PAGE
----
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Race To Replace DeLay Up In Air

Embattled Rep. Tom DeLay waits to speak during a news conference after announcing his decision to abandoned his bid to remain as House majority leader Saturday, Jan. 7, 2006 in Sugar Land, Texas.
AP
In the race to replace scandal-scarred Rep. Tom DeLay as House majority leader, one contender claims 120 votes, another boasts 90 and the third says he has about 50.

They can't all be right, since the totals claimed by Republican Reps. Roy Blunt, John Boehner and John Shadegg far exceed the 232 lawmakers eligible to vote when the rank and file selects a new leader for an era of political peril.

The exaggeration is understandable in advance of balloting set for Thursday.

"We're going to have the first significant leadership election since 1998," says New York Rep. Tom Reynolds, recalling the year Speaker Newt Gingrich stepped down following charges of unethical conduct and unexpected election-year losses.

Reynolds, who is running the party's 2006 House campaign, says all Republicans share a common view regardless of how the leadership race turns out: "I think they know we have the wind to our face" in the run-up to the November elections.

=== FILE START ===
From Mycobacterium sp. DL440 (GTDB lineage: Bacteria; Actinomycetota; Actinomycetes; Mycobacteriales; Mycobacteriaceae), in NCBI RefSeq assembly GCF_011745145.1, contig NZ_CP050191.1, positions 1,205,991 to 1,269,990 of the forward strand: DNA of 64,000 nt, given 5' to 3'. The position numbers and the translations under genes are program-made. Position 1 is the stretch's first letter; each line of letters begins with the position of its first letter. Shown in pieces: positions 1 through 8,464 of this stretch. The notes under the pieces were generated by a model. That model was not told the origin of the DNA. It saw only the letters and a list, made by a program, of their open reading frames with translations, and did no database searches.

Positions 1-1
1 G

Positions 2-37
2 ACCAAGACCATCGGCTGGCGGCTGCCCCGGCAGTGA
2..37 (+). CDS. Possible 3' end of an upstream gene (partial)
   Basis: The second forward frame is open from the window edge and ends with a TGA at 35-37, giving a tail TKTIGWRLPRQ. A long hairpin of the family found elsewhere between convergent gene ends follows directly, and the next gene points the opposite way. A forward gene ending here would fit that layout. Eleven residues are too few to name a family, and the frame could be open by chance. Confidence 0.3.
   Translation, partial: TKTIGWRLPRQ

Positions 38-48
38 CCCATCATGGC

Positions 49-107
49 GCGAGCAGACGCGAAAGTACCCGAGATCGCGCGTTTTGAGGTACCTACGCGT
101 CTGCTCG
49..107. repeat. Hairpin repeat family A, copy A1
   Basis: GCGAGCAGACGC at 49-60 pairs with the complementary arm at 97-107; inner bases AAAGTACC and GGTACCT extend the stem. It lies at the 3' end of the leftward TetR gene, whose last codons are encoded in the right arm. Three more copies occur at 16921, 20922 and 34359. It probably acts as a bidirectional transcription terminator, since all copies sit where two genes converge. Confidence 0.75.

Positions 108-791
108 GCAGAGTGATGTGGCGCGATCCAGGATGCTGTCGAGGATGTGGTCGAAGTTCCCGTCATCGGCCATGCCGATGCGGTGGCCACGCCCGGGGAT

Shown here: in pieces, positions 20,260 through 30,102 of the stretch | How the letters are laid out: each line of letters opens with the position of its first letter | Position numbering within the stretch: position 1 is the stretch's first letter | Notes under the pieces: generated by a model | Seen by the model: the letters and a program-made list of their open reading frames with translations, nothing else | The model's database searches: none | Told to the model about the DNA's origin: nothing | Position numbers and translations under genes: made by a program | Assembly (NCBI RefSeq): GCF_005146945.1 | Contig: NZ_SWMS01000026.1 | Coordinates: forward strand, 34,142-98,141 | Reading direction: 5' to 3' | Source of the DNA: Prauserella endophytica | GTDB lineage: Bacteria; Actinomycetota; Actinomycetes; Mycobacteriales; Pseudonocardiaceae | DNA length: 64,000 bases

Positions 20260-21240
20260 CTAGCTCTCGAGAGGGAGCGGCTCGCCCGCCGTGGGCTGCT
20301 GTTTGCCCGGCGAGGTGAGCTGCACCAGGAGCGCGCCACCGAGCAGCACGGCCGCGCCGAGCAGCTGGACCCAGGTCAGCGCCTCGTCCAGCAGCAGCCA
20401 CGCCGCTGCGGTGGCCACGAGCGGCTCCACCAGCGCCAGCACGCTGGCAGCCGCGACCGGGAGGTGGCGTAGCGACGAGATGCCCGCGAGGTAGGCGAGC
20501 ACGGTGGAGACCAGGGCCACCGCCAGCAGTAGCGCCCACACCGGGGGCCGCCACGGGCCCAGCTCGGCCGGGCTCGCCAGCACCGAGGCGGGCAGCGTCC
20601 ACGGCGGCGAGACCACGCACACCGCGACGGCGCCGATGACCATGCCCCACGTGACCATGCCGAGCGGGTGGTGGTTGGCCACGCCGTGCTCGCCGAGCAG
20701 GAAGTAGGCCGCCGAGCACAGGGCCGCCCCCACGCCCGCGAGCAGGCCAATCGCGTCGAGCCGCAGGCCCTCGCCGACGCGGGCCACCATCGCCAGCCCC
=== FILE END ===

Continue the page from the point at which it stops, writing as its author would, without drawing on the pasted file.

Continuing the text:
President Bush's poor poll showing accounts for part of that, but the GOP-controlled Congress has more trouble. A drumbeat of scandal — California Rep. Randy Cunningham's resignation after pleading guilty to bribe-taking, DeLay's indictment on campaign charges in Texas — reached a crescendo when lobbyist Jack Abramoff pleaded guilty and agreed to cooperate in a congressional corruption probe.

DeLay, with close ties to Abramoff, abandoned his efforts to hold onto power.

In a race that will be won on personal relationships and persuasiveness rather than public campaigning, each of the rivals claim to be the best qualified to revive Republican spirits and fortunes.

Blunt, the acknowledged front-runner, is from Missouri, Boehner from Ohio and Shadegg from Arizona. All three are conservatives and 56 years old. And all no doubt have an eye on succeeding Speaker Dennis Hastert, who has announced that the next term will be his last.

At the same time, all three have raised millions in recent years from special interests as well as individuals, and Democrats will be looking for ammunition to use in the 2006 campaigns.

Blunt was beginning only his second term in Congress when DeLay tapped him in 1998 to be chief deputy whip.

Seven years later, the Missouri lawmaker stepped in as acting majority leader when DeLay was indicted last fall. It was a rocky transition.

Republicans struggled to pass a sweeping deficit-reduction bill, and a measure to cut spending across hundreds of social programs went down to embarrassing defeat.

Both measures ultimately passed the House, and Blunt claimed bragging rights.